In honour of Suffrage 125, this week's anniversary of women winning the right to vote, Grace Ellis profiles three Kiwi travel heroes your kids should know about.
1 Laura Dekker
On January 21, 2012, Laura Dekker became the first person to sail the world completely solo. Dekker was born at sea off the coast of New Zealand and retained dual Dutch and New Zealand citizenship. At just 16 years old, she was determined to single-handedly circumnavigate the world. She faced initial setbacks from Dutch authorities, who prevented her from leaving the country while under shared custody of her parents. After a family court judgment, the sailor from Whangarei set sail in August 2010 and achieved her goal in one year and one day aboard her 38ft sailboat named Guppy. After travelling more than 27,000 nautical miles, Dekker sailed into the southern Dutch territory of St Martin in the Caribbean, flying a New Zealand flag on the stern of her sailboat. Dekker now lives with her husband aboard Guppy in the Whangārei Harbour.
2 Helen Thayer
World-recognised explorer Helen Thayer is a woman of firsts. Awarded by National Geographic as one of the "Great Explorers of the Twentieth Century", Thayer climbed her first mountain, Mt Taranaki, at just 8 years old. She grew up on a farm near Howick and internationally represented New Zealand, the United States and Guatemala in track and field. In 1961 she moved overseas to be with her husband Bill, an American helicopter pilot. From there she became the pioneer of multiple triumphs. In 1996 to 1997, Thayer walked more than 6400km to become the first woman to cross the Sahara Desert from Morocco to the Nile River. In 2001, she was the first to trek 2500km across the entire Gobi desert. Thayer; accompanied by her dog Charlie, was the first to complete a solo trek of the Magnetic North Pole at age 50 (1988) and also, with husband Bill, became the first couple to travel to the Magnetic North Pole completely unsupported (1996-1997). Aged 81, Helen continues to adventure to this day and works to inspire others to explore the world through her non-profit organisation, Adventure Classroom.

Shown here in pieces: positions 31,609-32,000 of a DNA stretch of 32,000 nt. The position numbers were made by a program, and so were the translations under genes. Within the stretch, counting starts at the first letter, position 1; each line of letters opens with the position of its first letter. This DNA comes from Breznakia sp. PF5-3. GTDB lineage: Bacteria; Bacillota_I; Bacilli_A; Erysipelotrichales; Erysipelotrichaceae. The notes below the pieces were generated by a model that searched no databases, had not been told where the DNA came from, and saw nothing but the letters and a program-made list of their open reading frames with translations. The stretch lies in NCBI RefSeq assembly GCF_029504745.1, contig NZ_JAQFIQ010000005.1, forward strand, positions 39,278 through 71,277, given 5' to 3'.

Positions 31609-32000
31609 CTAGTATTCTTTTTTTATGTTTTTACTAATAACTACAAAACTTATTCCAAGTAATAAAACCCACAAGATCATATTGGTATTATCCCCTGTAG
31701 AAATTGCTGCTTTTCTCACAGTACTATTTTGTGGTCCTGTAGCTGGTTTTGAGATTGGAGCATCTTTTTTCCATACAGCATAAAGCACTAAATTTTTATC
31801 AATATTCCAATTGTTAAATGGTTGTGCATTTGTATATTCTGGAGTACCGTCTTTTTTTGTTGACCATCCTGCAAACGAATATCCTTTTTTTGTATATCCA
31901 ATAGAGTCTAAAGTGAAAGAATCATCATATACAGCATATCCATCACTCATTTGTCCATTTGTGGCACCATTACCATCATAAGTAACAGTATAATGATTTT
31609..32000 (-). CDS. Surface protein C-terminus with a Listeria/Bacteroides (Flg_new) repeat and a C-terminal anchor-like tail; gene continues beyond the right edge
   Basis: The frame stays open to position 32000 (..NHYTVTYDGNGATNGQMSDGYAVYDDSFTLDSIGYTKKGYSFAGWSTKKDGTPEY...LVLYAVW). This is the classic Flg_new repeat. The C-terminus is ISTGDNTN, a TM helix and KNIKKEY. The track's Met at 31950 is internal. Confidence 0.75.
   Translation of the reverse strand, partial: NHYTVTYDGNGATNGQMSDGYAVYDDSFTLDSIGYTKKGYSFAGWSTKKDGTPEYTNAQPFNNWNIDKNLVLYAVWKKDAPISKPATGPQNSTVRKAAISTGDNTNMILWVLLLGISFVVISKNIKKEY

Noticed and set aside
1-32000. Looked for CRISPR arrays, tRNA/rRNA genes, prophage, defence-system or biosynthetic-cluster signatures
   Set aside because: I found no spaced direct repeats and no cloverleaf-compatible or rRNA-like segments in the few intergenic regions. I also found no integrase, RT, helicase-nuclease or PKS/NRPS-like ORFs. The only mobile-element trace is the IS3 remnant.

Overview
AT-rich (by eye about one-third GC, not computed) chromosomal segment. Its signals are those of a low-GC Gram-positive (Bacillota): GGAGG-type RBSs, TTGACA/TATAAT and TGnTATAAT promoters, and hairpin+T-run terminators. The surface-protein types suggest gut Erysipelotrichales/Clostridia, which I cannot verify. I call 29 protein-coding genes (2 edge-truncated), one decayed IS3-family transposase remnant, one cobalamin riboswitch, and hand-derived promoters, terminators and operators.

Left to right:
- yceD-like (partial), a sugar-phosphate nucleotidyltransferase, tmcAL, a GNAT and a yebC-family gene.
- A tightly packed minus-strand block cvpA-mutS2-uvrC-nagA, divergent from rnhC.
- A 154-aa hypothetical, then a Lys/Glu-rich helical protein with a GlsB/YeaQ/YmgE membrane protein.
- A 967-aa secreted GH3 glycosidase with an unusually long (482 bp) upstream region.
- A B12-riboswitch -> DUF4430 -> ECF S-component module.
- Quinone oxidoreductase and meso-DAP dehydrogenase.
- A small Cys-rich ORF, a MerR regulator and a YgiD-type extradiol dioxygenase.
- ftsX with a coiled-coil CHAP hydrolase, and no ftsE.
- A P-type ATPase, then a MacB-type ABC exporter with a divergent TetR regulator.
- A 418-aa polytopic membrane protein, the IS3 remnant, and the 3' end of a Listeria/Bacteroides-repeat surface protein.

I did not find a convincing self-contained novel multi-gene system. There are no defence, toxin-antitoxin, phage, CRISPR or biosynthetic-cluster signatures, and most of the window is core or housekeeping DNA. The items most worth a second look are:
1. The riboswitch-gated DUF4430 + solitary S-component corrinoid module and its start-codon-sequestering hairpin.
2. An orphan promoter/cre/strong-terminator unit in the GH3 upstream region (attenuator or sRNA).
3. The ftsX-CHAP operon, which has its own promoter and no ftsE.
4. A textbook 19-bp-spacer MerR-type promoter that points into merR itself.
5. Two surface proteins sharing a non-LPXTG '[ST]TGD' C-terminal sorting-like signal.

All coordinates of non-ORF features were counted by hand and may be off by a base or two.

3 Jean Batten
After earning her private pilot's license in 1930 and receiving her commercial pilot's license by 1932, Rotorua-born Jean Gardner Batten quickly began to secure multiple aviation records. In 1934, she broke a women's aviation record when she made the first solo flight from England to Australia. Within the same year, Batten broke another record, becoming the first woman to fly across the South Atlantic. Undoubtedly her most monumental victory was in 1936 when she succeeded in becoming the first person to fly solo from England to New Zealand. By the end of her journey, Batten had become an international celebrity, with a crowd of 6000 Kiwis waiting at Auckland's Mangere Aerodrome to welcome her home.